Introducing StaticCollection: An ActiveRecord Interface for Static Data

At Wealthsimple, we strive to write code that not only runs but is maintainable, reads well, and is a pleasure to work with. In this post, we’ll share one Rails trick that we’ve developed to help us write cleaner, faster, and (we think) better code.

Static data is data that does not change after it is written. Primitive static sets such as a list of strings are often defined in an enum. A non-primitive data structure can be defined as a list of hashes defined at the global level. However, there is no easy way to define larger sets of relatively complex static data.

One approach is to write this data to a YAML file and load it at runtime. YAML allows us to write data in a human-readable format and extracts the messy data details from the class level, which is especially desirable when the static data is on the longer side. The problem with using the loaded YAML data is that it is instantiated as a hash and thus requires hash notation for data access. Perhaps more concerning is that there is no easy way to to query this set; we would have to write a select over the entire set every time we wanted to get a filtered subset. Ideally, we would like an interface similar to ActiveRecord, which not only sets accessor methods but also exposes query methods such as :count, :all, and :find_by_attribute.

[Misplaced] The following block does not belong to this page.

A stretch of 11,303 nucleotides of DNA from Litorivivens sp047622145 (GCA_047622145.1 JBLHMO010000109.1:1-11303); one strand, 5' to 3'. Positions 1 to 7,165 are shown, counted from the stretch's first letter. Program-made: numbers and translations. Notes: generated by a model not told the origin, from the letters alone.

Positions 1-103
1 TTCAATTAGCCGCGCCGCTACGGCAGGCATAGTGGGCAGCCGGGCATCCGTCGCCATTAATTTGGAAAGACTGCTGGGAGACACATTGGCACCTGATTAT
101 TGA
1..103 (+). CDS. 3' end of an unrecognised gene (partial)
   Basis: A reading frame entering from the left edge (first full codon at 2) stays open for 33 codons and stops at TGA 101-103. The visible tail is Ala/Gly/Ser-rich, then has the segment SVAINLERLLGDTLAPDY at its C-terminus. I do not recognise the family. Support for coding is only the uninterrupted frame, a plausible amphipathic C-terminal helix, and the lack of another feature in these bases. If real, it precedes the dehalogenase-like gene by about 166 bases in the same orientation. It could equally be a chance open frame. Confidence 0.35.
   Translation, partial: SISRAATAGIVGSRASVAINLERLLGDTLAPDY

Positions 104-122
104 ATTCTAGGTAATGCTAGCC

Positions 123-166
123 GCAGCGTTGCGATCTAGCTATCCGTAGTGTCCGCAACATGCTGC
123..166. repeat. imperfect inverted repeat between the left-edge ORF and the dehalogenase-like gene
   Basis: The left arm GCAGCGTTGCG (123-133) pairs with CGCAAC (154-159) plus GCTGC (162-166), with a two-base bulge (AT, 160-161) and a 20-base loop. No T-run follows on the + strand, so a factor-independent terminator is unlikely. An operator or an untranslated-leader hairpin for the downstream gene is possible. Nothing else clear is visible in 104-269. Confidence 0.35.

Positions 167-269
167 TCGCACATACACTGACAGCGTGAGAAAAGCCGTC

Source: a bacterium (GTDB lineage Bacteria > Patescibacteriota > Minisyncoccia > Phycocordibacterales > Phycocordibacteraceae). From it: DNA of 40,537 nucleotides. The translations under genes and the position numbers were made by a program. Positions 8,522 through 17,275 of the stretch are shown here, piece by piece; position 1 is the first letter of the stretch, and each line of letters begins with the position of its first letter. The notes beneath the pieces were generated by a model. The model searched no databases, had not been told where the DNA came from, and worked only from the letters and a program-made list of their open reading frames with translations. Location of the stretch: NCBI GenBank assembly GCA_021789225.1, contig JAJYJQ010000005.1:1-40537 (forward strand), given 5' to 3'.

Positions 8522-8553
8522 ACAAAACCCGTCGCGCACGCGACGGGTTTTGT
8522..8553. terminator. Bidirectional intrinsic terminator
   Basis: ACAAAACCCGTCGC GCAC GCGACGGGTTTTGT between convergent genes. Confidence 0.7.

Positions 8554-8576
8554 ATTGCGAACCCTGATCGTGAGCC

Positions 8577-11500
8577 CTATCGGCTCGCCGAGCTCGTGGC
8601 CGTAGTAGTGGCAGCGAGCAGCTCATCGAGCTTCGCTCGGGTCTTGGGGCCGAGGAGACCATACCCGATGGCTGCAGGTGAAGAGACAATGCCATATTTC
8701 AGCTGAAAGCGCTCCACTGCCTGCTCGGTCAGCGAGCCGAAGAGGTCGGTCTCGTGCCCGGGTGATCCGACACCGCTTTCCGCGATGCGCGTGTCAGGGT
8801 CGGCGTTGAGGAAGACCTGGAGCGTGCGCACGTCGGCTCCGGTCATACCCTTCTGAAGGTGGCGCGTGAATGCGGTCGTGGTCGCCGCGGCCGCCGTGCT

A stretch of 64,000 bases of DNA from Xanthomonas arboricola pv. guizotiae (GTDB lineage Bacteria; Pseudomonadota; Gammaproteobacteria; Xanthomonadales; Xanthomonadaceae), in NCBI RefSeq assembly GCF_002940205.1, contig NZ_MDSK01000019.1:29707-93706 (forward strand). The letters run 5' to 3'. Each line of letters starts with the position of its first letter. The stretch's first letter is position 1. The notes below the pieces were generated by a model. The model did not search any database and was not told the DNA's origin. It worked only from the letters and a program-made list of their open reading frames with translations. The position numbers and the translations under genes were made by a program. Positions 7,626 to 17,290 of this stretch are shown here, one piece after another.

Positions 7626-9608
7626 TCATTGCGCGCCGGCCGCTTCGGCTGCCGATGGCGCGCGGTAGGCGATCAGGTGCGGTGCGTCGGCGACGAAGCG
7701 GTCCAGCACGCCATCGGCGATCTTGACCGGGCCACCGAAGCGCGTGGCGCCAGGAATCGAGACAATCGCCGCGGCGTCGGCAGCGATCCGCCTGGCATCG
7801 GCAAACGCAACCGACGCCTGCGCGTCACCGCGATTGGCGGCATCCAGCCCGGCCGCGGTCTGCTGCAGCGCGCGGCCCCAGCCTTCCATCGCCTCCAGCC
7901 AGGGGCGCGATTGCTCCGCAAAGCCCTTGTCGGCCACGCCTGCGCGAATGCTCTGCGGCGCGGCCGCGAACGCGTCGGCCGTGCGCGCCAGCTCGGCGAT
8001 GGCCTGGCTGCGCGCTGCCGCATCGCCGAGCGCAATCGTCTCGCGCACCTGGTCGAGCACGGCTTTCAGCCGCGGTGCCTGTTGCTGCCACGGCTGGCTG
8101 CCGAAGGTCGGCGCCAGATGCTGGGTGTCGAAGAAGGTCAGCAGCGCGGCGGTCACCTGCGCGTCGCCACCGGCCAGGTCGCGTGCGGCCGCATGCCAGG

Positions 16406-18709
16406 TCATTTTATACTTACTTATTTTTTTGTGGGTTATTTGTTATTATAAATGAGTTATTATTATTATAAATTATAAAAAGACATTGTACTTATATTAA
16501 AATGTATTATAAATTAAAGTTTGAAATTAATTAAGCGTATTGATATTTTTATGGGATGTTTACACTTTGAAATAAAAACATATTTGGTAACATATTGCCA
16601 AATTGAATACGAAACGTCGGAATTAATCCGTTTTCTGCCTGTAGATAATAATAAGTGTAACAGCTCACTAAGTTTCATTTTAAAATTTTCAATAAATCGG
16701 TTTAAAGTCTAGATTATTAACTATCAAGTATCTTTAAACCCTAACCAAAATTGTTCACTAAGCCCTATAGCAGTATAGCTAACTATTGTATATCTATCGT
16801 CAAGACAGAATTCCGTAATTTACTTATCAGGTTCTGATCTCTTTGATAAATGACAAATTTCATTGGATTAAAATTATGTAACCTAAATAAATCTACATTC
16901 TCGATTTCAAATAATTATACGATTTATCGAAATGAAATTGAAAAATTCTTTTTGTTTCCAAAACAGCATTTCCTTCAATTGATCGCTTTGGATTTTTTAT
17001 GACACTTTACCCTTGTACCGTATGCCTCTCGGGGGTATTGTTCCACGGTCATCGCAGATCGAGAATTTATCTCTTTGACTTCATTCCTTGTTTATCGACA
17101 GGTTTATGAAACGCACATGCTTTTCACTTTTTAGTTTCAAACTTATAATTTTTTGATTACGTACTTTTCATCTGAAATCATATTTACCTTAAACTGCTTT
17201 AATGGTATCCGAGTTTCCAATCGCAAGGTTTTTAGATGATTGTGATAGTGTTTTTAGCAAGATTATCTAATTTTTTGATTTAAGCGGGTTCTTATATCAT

Introducing StaticCollections

StaticCollection is a gem that our fearless founding engineer, Peter Graham, created to solve this problem. It is a lightweight layer that loads static data from a YAML file into ruby classes with an ActiveRecord::Base-like interface. It does this by parsing through the YAML to isolate keys and sets these as instance accessor methods on the StaticCollection class. It also defines singleton query methods on the class to filter by attribute.

How we use StaticCollections

We use StaticCollections in production for a multitude of static data sets. One such use case is account types. At Wealthsimple, we offer a multitude of investment accounts for our clients across Canada and the United States. Account types don’t change very often and there are a finite number of them making them a great candidate for a StaticCollection.

- type: "tfsa"
  category: "registered"
  jurisdiction: "CA"
  readable: "TFSA"
  beneficiary_eligible: true
  description: "Tax Free Savings Account. An investment account that grows tax-free. There is a $5,500 annual contribution limit. If you are a Canadian resident and you turned 18 in 2009 or earlier, there is maximum contribution of $52,000 if opening a TFSA for the first time."
  recommended_by_default: true
  ownership_type: "individual"
- type: "joint"
  category: "non_registered"
  jurisdiction: "CA"
  readable: "Joint account"
  beneficiary_eligible: false
  description: "An investment account where two people have joint ownership over the assets. Often makes sense for spouses."
  recommended_by_default: false
  ownership_type: "multi-owner"
- type: "us_individual"
  category: "non_registered"